572. Epidemiology and Natural History of Non-Tuberculous Mycobacterial Surgical Sites Infections
Session: Poster Abstract Session: Non-Tuberculosis Mycobacterial
Thursday, October 27, 2016
Room: Poster Hall
Background: Non-tuberculous mycobacteria (NTM) are mostly nonpathogenic organisms though they can lead to opportunistic infections. NTM surgical site infections (SSIs) have been described in multiple surgical procedures including hernioplasty, laparoscopic surgery, placement of cardiovascular stents, pacemakers, orthopedic surgery, and plastic surgery.

Methods: This is a retrospective multi-center case series for a large hospital system in South Texas, conducted from 2012 to May 2016. We collated data from patients with positive cultures for non-tuberculous mycobacteria and who had undergone a surgical procedure within 30 days or up to one year prior to initial presentation with prosthetic device placement. We then performed a descriptive statistical analysis.

Results: 11 cases out of 16 met the criteria for SSI. Most patients were female (7 females versus 4 males). 7 white, 3 Hispanic, and 1 African-American. Average age of presentation was 56 years. Most patients (72%) did not have underlying comorbidities. The most common observed comorbidity was Diabetes Mellitus (two patients), followed by liver cirrhosis (one patient) and immunosuppression (one patient). M. chelonae-abscessus complex was isolated in 6 cases and M. fortuitum in 5 cases. NTM SSI sites were as follows: 7 from abdomen (one Left-Ventricular-Assist-Device driveline site and two from sites of pump device), 2 from upper extremities, one from breast abscess, and one from pacemaker pocket site. 82% of cases had Infectious Disease consultation and received targeted antimicrobial therapy. Average duration of hospital stay during initial presentation was 7 days, 90% of cases required at least one follow up hospitalization, and all cases required at least one repeat surgical intervention. Only one case experienced recurrence of infection and no deaths were reported.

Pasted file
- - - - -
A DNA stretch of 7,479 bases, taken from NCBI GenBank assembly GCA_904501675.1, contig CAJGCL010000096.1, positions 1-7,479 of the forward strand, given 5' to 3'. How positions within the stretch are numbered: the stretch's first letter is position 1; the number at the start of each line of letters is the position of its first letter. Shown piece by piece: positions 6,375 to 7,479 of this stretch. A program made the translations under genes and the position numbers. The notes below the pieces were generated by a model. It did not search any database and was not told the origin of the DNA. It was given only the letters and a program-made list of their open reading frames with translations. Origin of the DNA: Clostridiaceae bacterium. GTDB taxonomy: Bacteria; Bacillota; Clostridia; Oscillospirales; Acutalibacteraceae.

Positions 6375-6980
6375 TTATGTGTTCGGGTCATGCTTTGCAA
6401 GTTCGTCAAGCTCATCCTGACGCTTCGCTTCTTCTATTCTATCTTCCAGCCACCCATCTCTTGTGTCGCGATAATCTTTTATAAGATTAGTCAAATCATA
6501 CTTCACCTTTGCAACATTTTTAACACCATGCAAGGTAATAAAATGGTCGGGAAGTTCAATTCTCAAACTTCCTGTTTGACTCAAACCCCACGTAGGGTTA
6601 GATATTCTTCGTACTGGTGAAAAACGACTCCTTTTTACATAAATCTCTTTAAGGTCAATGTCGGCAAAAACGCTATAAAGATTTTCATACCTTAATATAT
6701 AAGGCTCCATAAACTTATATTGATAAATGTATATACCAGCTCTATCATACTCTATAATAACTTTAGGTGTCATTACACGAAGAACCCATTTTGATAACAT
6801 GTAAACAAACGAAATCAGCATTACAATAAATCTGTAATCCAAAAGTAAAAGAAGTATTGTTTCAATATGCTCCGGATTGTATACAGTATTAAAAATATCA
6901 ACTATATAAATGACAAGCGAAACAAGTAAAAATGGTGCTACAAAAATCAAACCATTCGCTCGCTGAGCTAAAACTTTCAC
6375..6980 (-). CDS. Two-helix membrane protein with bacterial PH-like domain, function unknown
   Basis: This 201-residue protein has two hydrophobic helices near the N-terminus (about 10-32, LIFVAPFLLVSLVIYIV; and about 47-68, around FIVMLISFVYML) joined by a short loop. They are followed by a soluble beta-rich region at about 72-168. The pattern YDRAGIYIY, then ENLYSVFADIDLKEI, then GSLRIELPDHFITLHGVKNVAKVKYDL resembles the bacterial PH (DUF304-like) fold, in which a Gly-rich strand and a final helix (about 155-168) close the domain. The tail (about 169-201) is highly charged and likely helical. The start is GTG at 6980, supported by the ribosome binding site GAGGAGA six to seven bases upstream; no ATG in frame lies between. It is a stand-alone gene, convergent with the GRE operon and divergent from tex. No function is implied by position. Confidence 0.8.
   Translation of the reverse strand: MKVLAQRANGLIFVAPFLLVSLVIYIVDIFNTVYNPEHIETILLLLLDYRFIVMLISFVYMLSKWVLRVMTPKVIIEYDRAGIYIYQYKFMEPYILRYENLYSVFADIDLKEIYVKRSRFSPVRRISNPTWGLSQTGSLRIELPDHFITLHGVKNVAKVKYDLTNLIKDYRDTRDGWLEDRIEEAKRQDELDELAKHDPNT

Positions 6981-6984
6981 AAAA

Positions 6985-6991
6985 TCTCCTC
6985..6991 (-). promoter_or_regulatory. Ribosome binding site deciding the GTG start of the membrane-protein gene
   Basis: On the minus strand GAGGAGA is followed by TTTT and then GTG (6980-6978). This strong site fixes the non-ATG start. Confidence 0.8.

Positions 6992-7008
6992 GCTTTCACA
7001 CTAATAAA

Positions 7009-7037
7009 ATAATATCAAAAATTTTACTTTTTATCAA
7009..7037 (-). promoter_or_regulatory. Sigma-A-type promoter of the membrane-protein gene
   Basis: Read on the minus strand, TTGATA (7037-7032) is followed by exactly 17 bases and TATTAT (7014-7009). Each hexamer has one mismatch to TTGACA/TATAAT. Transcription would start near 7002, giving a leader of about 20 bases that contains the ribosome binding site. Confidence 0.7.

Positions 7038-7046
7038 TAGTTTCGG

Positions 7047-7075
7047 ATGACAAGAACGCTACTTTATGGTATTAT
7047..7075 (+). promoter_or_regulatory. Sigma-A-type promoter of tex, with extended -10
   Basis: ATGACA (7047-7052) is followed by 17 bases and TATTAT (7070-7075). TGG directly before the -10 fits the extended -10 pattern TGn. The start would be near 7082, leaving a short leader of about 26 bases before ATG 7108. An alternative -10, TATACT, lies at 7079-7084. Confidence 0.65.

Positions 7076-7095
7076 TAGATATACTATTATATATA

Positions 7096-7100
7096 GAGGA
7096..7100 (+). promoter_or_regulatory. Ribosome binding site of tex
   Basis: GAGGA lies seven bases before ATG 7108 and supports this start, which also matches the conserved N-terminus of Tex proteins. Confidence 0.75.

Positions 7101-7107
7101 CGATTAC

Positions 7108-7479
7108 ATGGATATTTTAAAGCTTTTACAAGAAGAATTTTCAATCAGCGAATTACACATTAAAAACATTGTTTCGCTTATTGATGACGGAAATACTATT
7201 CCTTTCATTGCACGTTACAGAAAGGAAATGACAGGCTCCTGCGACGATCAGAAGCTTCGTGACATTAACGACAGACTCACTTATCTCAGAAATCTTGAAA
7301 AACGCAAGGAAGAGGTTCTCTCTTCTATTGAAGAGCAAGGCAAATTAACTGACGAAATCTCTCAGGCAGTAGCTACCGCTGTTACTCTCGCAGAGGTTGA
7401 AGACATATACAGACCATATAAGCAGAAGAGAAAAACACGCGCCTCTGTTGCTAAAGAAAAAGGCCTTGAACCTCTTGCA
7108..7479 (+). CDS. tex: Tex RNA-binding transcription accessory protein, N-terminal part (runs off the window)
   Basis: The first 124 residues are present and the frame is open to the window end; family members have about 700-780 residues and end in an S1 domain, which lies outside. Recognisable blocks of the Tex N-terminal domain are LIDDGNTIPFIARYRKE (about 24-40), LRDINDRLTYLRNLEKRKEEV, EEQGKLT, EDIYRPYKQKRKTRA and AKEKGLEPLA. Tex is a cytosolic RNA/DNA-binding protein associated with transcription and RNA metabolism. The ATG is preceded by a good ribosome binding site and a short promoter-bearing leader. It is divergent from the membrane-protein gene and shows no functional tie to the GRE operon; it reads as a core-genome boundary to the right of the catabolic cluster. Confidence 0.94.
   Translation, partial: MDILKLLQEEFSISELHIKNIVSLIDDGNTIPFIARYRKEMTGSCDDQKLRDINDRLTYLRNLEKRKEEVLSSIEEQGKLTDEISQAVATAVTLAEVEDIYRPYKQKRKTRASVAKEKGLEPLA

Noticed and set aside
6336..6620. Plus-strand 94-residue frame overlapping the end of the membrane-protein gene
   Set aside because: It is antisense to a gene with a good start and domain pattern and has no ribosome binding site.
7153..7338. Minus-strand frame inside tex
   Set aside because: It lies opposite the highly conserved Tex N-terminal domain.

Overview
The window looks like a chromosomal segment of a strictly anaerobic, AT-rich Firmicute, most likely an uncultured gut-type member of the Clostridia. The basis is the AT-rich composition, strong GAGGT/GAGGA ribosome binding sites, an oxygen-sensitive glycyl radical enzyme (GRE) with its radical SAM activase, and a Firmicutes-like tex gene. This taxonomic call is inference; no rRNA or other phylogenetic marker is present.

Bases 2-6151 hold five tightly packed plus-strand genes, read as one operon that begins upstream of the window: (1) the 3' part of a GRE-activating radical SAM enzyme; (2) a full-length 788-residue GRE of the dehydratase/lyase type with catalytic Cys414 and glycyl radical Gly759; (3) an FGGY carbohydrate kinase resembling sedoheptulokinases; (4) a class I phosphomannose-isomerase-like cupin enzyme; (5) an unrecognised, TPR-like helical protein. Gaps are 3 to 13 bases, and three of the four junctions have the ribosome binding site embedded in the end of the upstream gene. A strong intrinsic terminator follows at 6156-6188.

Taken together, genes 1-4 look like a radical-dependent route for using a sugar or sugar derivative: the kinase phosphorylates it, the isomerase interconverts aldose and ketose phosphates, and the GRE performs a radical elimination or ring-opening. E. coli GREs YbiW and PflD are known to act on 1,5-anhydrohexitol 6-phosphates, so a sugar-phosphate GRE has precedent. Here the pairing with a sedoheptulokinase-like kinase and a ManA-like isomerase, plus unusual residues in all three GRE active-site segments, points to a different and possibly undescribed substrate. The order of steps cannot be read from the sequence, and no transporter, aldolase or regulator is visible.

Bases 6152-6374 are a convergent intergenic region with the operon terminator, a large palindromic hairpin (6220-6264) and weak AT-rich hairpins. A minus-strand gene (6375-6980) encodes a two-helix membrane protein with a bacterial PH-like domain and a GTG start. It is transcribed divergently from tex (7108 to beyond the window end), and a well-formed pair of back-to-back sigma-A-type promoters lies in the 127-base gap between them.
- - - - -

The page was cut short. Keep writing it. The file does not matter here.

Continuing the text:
Conclusion: NTM are a rare cause of SSI. We found devices involved in 36% of cases. All needed device exchange which carried significant morbidity and costs. Future larger studies are warranted to address the impact and risk factors of NTM SSI.

Gabriela Corsi, MD, Internal Medicine, University of Texas, Houston, TX, Mohanad Al Obaidi, MD, Infectious Disease, University of Texas, Houston, TX, Audrey Wanger, PhD, Department of Pathology and Lab Medicine, McGovern Medical School, Houston, TX and Luis Ostrosky-Zeichner, MD, FIDSA, FSHEA, McGovern Medical School, Houston, TX


G. Corsi, None

M. Al Obaidi, None

A. Wanger, None

L. Ostrosky-Zeichner, None

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